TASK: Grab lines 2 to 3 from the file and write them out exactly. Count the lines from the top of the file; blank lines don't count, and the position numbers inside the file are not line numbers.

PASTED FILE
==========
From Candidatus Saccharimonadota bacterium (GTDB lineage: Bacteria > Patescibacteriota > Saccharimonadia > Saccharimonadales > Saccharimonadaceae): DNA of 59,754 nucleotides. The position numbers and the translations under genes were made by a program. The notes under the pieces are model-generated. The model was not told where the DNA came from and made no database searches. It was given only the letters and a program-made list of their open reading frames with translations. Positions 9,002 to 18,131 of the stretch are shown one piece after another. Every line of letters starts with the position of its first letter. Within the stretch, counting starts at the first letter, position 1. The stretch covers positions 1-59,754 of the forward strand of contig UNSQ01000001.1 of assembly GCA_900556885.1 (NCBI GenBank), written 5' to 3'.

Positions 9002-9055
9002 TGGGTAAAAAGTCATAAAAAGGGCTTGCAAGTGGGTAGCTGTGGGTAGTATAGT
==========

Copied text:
Positions 9002-9055
9002 TGGGTAAAAAGTCATAAAAAGGGCTTGCAAGTGGGTAGCTGTGGGTAGTATAGT